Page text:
fbpx

KCHC teams up with Suzuki Foundation to connect residents, pollinators

A tiger swallowtail enjoying the lilacs on this Butterflyway. Submitted photo.

Kingston Community Health Centres (KCHC) is challenging you to create a Butterflyway this summer.  

According to the David Suzuki Foundation, “Wild pollinators such as butterflies and bees are crucial to human survival. Climate change, development and widespread pesticide use are compromising their habitat and food sources. The Butterflyway Project aims to help people step up efforts to help pollinators find food and shelter.”

The Butterflyway Project started in 2017 in five Canadian cities. The Foundation recruited volunteer “Butterflyway Rangers” whose mission was to plant native wildflowers in yards, schoolyards, streets, and parks to support bees and butterflies. The goal was to establish local “Butterflyways” by planting at least a dozen pollinator patches in each neighbourhood or community.

Now KCHC is hoping the project will reconnect our isolated community in a way that is both fun and COVID-19 safe. 

Stephanie Wheeler wears two hats for this project: she is a Community Development Worker for the  Community Health Team at KCHC, and she is also a Butterflyway Ranger. 

Wheeler says, “Part of my job is to organize free special events in the community, so how do you do that during COVID? Organize a collective initiative that folks can do individually and COVID-safe.” 

Stephanie and JoAnna working on their patch of wildflowers. Photo submitted.

The Butterflyway Project caught her attention because it was a collective COVID-safe activity, Wheeler says, noting, “During COVID, the community has become disconnected and people are identifying increased anxiety, depression, and isolation. My hope is to help people reconnect and build connections. Community cohesion is important to the health of a community, neighbours caring for their neighbour and the environment they live in.” 

“I loved the idea,” of promoting this project in Kingston she says.  It met many of her goals. For example she explained, “my whole property is covered with wildflowers, so if people want to add oxeye daisy to their garden, I can dig them up and bring them one.”

And that also serves as a way also for people to connect with somebody working in the community. 

“I’ve met some really cool people who have wanted one or two plants. The other day, I took someone some plants and they showed me the entire garden. You know, it’s only fleabane and oxeye daisies, but it’s a connection they might not have had otherwise.”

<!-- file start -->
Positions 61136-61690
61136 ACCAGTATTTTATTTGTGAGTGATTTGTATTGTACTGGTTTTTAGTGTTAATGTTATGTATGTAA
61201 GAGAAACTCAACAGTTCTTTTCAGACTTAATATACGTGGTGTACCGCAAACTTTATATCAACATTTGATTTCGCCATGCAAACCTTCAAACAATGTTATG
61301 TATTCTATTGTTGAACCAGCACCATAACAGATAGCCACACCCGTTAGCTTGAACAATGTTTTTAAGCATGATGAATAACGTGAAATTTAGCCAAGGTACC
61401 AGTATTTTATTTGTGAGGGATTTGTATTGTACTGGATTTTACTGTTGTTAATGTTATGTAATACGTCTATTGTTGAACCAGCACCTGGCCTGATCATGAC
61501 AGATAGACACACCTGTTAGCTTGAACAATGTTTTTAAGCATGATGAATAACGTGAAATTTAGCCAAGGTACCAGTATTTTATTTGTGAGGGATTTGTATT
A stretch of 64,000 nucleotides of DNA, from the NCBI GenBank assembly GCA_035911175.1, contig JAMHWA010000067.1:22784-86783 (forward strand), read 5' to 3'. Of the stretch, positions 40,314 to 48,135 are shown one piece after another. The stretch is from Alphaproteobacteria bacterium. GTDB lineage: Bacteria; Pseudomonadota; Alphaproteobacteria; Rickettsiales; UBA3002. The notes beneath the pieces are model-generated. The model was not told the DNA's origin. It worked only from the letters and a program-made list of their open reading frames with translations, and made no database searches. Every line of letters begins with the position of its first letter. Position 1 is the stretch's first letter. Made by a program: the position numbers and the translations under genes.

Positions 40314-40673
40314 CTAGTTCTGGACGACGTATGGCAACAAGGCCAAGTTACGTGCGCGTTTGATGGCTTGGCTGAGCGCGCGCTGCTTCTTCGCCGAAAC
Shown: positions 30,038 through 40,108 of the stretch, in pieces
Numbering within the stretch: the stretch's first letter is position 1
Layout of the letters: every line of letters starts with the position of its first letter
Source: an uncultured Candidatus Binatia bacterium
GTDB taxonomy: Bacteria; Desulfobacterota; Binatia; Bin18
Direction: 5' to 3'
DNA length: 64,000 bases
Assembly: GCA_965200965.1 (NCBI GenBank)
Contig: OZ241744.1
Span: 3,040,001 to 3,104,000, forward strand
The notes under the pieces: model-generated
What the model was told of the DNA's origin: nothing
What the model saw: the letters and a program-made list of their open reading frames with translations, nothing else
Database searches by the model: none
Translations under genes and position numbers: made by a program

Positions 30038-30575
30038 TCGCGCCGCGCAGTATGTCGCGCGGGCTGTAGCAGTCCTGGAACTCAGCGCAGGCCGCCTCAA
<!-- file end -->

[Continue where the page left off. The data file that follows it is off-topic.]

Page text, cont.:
Wheeler has made similar connections with seniors on other projects, like the United Way’s Senior Food Box program.  She jokes, “I actually really look forward to seeing them probably more than they do me… Well, maybe not.”

She has met some very interesting people and had a number of great conversations. “Each time I visit, they give me little pieces of their story. Isn’t that lovely?” she shares.

Another wild garden Butterflyway. Submitted photo.

Anyone of any age can participate, and can start small by adding native plants to your garden, or go big and grow a pollinators’ paradise. People with balconies or small areas may want to consider a planter to keep things buzzing. The options are limitless and the goal is to have fun and bring the community together through a shared activity. Create a sign for your pollinator patch identifying it as a Butterflyway and invite others to create their own as they admire your beautiful work. 

Wheeler adds that there are many ways to be involved, from small plantings to becoming Deputy Butterflyway Rangers. Her team has put together a native plant guide, and would be  happy to provide more information and guidance to anyone who is interested.  

Wheeler suggests the following ways for everyone can take part:

  • Create your own Butterflyway sign for your existing wildflower garden. Use rocks, a garden stake, or a piece of reclaimed board — Be creative!
  • Have a planter of wildflowers in your outdoor space to attract pollinators.
  • Add a wildflower to your existing garden.
  • Plant a wildflower garden in your yard.
  • Support a neighbour or friend who would like to plant one by sharing your perennial wildflowers with them.
  • Go for a walk and see how many of your neighbours have wildflower gardens that are Butterflyways. See how many wildflower species you can identify.
  • Send a picture of your Butterflyway to [email protected] to share with the David Suzuki Foundation, and help put Kingston on the national map of pollinator havens.
  • Share your location for a walking Butterflyway map.

For more information contact Stephanie Wheeler at the above email. She also recommends www.wildflowersofontario.ca and Grow me Instead – a guide for Southern Ontario, and she has made a booklet based on the recommendations of the Kingston Horticultural Society .

0 Shares

Leave a Reply